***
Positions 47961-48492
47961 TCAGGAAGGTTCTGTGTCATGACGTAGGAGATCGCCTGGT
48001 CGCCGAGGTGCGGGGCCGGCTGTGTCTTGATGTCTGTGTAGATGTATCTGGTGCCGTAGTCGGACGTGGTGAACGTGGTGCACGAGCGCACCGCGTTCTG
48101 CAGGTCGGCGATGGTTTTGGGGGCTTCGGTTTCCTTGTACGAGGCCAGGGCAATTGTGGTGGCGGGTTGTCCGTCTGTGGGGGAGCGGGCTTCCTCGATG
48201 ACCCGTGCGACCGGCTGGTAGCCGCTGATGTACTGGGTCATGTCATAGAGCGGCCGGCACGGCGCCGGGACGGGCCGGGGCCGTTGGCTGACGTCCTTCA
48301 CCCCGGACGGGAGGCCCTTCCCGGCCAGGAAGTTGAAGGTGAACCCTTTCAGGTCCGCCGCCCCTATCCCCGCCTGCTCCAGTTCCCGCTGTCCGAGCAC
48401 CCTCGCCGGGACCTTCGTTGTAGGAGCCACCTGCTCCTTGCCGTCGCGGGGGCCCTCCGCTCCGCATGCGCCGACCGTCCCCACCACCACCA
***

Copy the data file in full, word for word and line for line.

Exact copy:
Positions 47961-48492
47961 TCAGGAAGGTTCTGTGTCATGACGTAGGAGATCGCCTGGT
48001 CGCCGAGGTGCGGGGCCGGCTGTGTCTTGATGTCTGTGTAGATGTATCTGGTGCCGTAGTCGGACGTGGTGAACGTGGTGCACGAGCGCACCGCGTTCTG
48101 CAGGTCGGCGATGGTTTTGGGGGCTTCGGTTTCCTTGTACGAGGCCAGGGCAATTGTGGTGGCGGGTTGTCCGTCTGTGGGGGAGCGGGCTTCCTCGATG
48201 ACCCGTGCGACCGGCTGGTAGCCGCTGATGTACTGGGTCATGTCATAGAGCGGCCGGCACGGCGCCGGGACGGGCCGGGGCCGTTGGCTGACGTCCTTCA
48301 CCCCGGACGGGAGGCCCTTCCCGGCCAGGAAGTTGAAGGTGAACCCTTTCAGGTCCGCCGCCCCTATCCCCGCCTGCTCCAGTTCCCGCTGTCCGAGCAC
48401 CCTCGCCGGGACCTTCGTTGTAGGAGCCACCTGCTCCTTGCCGTCGCGGGGGCCCTCCGCTCCGCATGCGCCGACCGTCCCCACCACCACCA